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    Excerpt from Fast Company -- "Failure to fix Airbnb's regulatory problems in New York and elsewhere would hurt the $25.5 billion-valued company’s prospects with future investors, public markets, and the public. 'The prospect of having to face regulatory risk questions every time they announce earnings, it’s just going to stymie the growth of the company,' says Arun Sundararajan, an NYU professor and the author of a recent book about the sharing economy."
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    Excerpt from Business 2 Community -- "There’s a phenomenon known as the illusion of explanatory depth, and the idea is that there are certain things that we assume we understand much better than we do. If you ask someone how well can they can explain how a bicycle works on a scale of one to ten, people will between an eight and a ten out of ten."
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    Excerpt from Fortune -- "This is a world that needs better leaders, with new skill sets. The playbook from the past won’t cut it today. My advice for you as you enter this world is to be flexible, be bold, and don’t fear criticism."
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    Excerpt from The Wall Street Journal -- "Academics have previously found a more significant two-day effect [of hedge fund investments on stocks], but that is for fast-moving day traders, not investors. Over a month, a study a few years ago by Stephen Brown of New York’s Stern School of Business and Christopher Schwarz of the University of California found no impact from 1999 to 2008."
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    Excerpt from The New York Times -- "Most of us have no difficulty recognizing luck when it’s on conspicuous display, as when someone wins the lottery. But randomness often plays out in subtle ways, and it’s easy to construct narratives that portray success as having been inevitable. Those stories are almost invariably misleading, however, a simple fact that has surprising implications for public policy."
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    Excerpt from The Wall Street Journal -- "[Kotkin's] answer to 'How should we live?' is: amid an 'urban pluralism' that 'encompasses the city center as well as close-in suburbs, new fringe developments, and exurbs.' I find this quite sensible and level-headed but worry that the middle ground—the place we used to come to and to sit and reason together and agree on the common good—seems to be more and more difficult to get to these days."
  • – Graduation

    2016 Graduate Convocation

    May 20, 2016
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    The Leonard N. Stern School of Business Graduate Convocation Ceremony took place on Friday, May 20, 2016 at the Theater at Madison Square Garden.
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    Excerpt from Wall Street Daily -- "Polman is dedicated to securing Unilever’s role as a positive influence on the planet as well as the market. He’s dedicated to green energy, fair taxation, and innovations that help all kinds of people. Further, he’s keenly aware of the habits and patterns of consumers all over the world. His efforts will attempt to maintain Unilever’s sales and success, as, by 2020, millennials will have the majority of the U.S. vote. This rising generation is becoming more vital to the economy, and 80% of millennials want to work towards solving the issue of climate change."
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    Excerpt from -- "Thomas, who took office in January, received an executive MBA in finance and leadership after attending the school for two years every other weekend. 'I think it's going to help me really speak to the economic problems of Mount Vernon and connect a network of disconnects,' Thomas said Tuesday. 'Mount Vernon has never had a clear relationship with its finances. It's always been a political football.'"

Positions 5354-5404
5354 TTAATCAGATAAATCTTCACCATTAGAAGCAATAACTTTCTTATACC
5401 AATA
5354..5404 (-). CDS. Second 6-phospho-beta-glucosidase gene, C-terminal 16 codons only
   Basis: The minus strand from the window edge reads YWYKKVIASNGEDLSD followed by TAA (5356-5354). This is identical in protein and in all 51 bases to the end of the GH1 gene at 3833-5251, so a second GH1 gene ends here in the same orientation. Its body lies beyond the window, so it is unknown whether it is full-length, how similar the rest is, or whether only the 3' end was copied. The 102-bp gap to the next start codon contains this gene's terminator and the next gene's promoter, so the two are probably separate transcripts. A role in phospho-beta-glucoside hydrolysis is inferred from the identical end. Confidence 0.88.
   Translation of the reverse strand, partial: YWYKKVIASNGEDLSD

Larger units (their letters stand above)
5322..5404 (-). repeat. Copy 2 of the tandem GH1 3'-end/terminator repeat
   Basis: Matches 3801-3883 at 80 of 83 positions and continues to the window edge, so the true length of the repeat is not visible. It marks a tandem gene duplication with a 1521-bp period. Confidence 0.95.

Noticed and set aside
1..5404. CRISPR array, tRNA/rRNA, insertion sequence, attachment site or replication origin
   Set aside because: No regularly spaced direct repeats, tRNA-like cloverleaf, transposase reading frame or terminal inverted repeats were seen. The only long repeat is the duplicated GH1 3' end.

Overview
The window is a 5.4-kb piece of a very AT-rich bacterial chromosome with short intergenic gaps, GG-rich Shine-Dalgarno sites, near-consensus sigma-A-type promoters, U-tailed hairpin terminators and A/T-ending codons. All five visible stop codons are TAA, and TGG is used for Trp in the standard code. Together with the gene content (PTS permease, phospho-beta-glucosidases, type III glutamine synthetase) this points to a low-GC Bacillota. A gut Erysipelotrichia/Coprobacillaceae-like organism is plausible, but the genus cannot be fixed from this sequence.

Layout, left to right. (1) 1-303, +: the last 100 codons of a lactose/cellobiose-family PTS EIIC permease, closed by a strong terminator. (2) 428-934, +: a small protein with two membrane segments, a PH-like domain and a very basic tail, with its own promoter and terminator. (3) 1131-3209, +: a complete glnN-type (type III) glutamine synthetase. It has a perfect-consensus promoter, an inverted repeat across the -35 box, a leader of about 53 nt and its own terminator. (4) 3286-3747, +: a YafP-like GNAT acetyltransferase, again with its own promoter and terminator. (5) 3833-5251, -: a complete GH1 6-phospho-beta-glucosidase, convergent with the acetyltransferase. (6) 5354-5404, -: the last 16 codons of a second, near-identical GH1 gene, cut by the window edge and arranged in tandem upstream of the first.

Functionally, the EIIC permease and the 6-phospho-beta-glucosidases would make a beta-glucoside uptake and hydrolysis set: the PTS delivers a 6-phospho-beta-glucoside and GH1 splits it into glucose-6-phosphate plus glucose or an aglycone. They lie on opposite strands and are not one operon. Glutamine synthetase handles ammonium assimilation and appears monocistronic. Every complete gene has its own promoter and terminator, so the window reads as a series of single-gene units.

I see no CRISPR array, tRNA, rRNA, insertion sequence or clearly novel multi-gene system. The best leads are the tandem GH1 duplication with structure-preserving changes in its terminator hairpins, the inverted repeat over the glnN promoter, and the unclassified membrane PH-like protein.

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    Excerpt from The Huffington Post -- "Governor Andrew Cuomo’s $22 billion transportation capital plan, particularly the 'Pave NY' program, will yield major dividends for the Empire State. Should New York provide cities with the option to assess an infrastructure charge, we can leverage more public dollars to do more for the public good. As mayor of one of the densest cities in New York and in the nation, I see immense potential in this idea. It will raise the resources necessary to underwrite major long term construction projects, creating sustainable jobs and economic growth for years to come. Building and maintaining this vast network requires a coalition of engineers, equipment companies, contractors, and educators to trains and ready the workforce to do the work. Additionally, it will raise awareness of the need to reduce carbon emissions, making our air better to breathe."
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    Excerpt from Fortune -- "Now it turns out that those women who have reached the top have probably been out-earning their male counterparts for years. That’s because companies making a genuine effort to increase diversity in senior management have apparently been holding on to 'high-potential' women — meaning those perceived as having the right skills and talent to move up — at least in part by paying them more than 'high-potential' men. On average, says a new study, high-potential women earn 10% more annually than their high-potential male colleagues."
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    Excerpt from The New York Times -- "In his heyday in the 1990s, Mr. Weill was 'a Sun King — one of the most powerful and successful financial individuals in New York,' said Roy Smith, a finance professor at New York University business school. Mr. Weill gained that status as a deal maker, with a series of ever-larger mergers culminating with Citicorp and the Travelers Group forming the behemoth Citigroup in 1998. The last deal helped knock down the Depression-era Glass-Steagall Act, which separated banking from the riskier securities business."